Effects of erythritol on endothelial function in patients with type 2 diabetes mellitus: a pilot study
Sugar substitutes are important in the dietary management of diabetes mellitus. Erythritol is a non-caloric dietary bulk sweetener that reverses endothelial dysfunction in diabetic rats. We completed a pilot study to examine the effects of erythritol on vascular function in patients with type 2 diabetes mellitus. Participants (n = 24) consumed erythritol 36 g/day as an orange-flavored beverage for 4 weeks and a single dose of 24 g during the baseline and final visits. We assessed vascular function before and after acute (2 h) and chronic (4 weeks) erythritol consumption. Acute erythritol improved endothelial function measured by fingertip peripheral arterial tonometry (0.52 ± 0.48 to 0.87 ± 0.29 au, P = 0.005). Chronic erythritol decreased central pulse pressure (47 ± 13 to 41 ± 9 mmHg, P = 0.02) and tended to decrease carotid-femoral pulse wave velocity (P = 0.06). Thus, erythritol consumption acutely improved small vessel endothelial function, and chronic treatment reduced central aortic stiffness. Erythritol may be a preferred sugar substitute for patients with diabetes mellitus.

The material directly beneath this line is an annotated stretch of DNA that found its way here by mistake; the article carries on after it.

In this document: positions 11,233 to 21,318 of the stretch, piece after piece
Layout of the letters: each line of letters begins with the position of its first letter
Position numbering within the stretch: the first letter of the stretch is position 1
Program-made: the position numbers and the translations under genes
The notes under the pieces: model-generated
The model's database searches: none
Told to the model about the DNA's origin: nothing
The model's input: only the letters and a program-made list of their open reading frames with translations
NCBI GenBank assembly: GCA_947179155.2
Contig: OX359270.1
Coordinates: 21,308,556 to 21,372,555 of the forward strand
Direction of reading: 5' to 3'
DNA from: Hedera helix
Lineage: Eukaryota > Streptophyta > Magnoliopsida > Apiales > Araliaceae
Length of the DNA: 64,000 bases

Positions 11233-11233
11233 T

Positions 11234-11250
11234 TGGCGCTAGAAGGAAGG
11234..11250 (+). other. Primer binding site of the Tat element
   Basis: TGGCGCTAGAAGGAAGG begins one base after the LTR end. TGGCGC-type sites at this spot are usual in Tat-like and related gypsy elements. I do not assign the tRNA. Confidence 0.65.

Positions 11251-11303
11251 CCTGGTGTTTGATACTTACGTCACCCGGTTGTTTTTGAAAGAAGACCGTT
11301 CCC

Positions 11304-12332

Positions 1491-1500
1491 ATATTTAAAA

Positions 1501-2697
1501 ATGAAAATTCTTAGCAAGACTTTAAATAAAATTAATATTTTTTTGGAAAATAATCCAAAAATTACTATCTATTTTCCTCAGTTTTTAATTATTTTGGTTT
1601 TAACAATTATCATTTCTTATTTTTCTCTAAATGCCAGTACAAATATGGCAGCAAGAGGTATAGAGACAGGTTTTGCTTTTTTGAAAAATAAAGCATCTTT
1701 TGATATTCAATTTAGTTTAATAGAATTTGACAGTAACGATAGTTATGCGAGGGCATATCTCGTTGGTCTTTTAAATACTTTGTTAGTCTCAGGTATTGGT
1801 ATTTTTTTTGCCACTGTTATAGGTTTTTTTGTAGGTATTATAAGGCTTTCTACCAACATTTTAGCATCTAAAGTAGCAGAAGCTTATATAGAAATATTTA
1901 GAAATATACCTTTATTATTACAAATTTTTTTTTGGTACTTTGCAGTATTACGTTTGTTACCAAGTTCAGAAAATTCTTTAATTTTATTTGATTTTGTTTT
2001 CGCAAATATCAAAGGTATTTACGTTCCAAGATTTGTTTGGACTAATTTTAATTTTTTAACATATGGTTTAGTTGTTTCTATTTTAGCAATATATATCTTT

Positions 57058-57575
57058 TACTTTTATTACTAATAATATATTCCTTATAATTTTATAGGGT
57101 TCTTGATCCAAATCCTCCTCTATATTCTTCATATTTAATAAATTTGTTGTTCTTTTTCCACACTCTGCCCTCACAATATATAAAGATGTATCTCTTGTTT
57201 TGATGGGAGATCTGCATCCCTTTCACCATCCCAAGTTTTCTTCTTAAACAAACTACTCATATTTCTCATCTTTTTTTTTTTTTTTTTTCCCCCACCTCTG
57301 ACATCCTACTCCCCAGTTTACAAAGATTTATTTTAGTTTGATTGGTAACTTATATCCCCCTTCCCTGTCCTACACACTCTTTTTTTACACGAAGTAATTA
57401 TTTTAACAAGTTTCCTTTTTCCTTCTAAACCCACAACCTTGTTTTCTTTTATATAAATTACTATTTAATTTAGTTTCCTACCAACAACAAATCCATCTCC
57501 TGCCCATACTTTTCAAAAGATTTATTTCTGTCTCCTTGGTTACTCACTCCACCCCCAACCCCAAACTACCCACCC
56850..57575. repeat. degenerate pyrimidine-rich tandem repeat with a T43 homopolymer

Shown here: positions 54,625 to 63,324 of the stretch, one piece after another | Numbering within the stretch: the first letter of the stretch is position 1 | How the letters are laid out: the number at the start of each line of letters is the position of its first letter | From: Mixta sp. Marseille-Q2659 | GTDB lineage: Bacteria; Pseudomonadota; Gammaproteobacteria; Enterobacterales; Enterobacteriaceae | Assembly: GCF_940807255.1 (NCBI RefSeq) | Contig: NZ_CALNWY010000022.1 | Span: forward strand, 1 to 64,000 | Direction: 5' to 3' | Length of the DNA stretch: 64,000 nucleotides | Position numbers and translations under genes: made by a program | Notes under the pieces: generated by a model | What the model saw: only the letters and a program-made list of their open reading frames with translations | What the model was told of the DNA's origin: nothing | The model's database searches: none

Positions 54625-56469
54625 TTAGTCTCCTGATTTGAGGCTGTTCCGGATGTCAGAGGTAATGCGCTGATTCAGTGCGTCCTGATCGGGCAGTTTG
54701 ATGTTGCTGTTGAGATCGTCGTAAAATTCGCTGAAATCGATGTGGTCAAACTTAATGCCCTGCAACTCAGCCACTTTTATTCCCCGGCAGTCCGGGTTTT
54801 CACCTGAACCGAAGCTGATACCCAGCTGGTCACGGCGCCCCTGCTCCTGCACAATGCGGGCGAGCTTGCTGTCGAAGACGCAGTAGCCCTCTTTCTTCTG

KeywordsDiabetes mellitus Endothelium Arterial stiffness Dietary supplements
This study was supported by a grant from Cargill, Inc. Dr. Dorsey is supported by T32 HL007224. Drs. LeLeiko, Hamburg, and Vita receive support from the NIH-sponsored Boston University Medical Center Leadership Program in Vascular Medicine (K12 HL083781). Dr. Hamburg is also supported by NIH grants HL102299 and Dr. Vita also receives support from NIH grants HL081587, HL083801, HL083269, and HL115391.
Conflict of interest
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